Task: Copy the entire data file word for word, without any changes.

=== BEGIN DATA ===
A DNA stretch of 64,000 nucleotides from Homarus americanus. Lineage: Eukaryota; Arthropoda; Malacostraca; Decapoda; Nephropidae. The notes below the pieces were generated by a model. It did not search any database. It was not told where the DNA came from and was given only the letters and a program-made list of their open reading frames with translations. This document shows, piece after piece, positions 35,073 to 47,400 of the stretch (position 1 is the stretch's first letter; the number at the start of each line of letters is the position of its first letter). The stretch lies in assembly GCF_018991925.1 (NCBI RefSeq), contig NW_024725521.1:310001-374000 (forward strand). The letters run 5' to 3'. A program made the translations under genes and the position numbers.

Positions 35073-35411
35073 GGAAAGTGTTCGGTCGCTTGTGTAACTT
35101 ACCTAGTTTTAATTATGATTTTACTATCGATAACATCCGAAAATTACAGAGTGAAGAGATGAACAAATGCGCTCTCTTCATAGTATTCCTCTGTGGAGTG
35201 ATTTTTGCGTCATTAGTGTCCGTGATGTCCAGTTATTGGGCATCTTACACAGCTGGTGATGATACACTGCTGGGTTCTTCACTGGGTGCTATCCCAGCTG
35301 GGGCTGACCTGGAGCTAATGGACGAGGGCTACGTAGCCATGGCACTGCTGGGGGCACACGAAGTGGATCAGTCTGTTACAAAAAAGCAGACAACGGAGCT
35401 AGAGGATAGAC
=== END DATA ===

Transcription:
A DNA stretch of 64,000 nucleotides from Homarus americanus. Lineage: Eukaryota; Arthropoda; Malacostraca; Decapoda; Nephropidae. The notes below the pieces were generated by a model. It did not search any database. It was not told where the DNA came from and was given only the letters and a program-made list of their open reading frames with translations. This document shows, piece after piece, positions 35,073 to 47,400 of the stretch (position 1 is the stretch's first letter; the number at the start of each line of letters is the position of its first letter). The stretch lies in assembly GCF_018991925.1 (NCBI RefSeq), contig NW_024725521.1:310001-374000 (forward strand). The letters run 5' to 3'. A program made the translations under genes and the position numbers.

Positions 35073-35411
35073 GGAAAGTGTTCGGTCGCTTGTGTAACTT
35101 ACCTAGTTTTAATTATGATTTTACTATCGATAACATCCGAAAATTACAGAGTGAAGAGATGAACAAATGCGCTCTCTTCATAGTATTCCTCTGTGGAGTG
35201 ATTTTTGCGTCATTAGTGTCCGTGATGTCCAGTTATTGGGCATCTTACACAGCTGGTGATGATACACTGCTGGGTTCTTCACTGGGTGCTATCCCAGCTG
35301 GGGCTGACCTGGAGCTAATGGACGAGGGCTACGTAGCCATGGCACTGCTGGGGGCACACGAAGTGGATCAGTCTGTTACAAAAAAGCAGACAACGGAGCT
35401 AGAGGATAGAC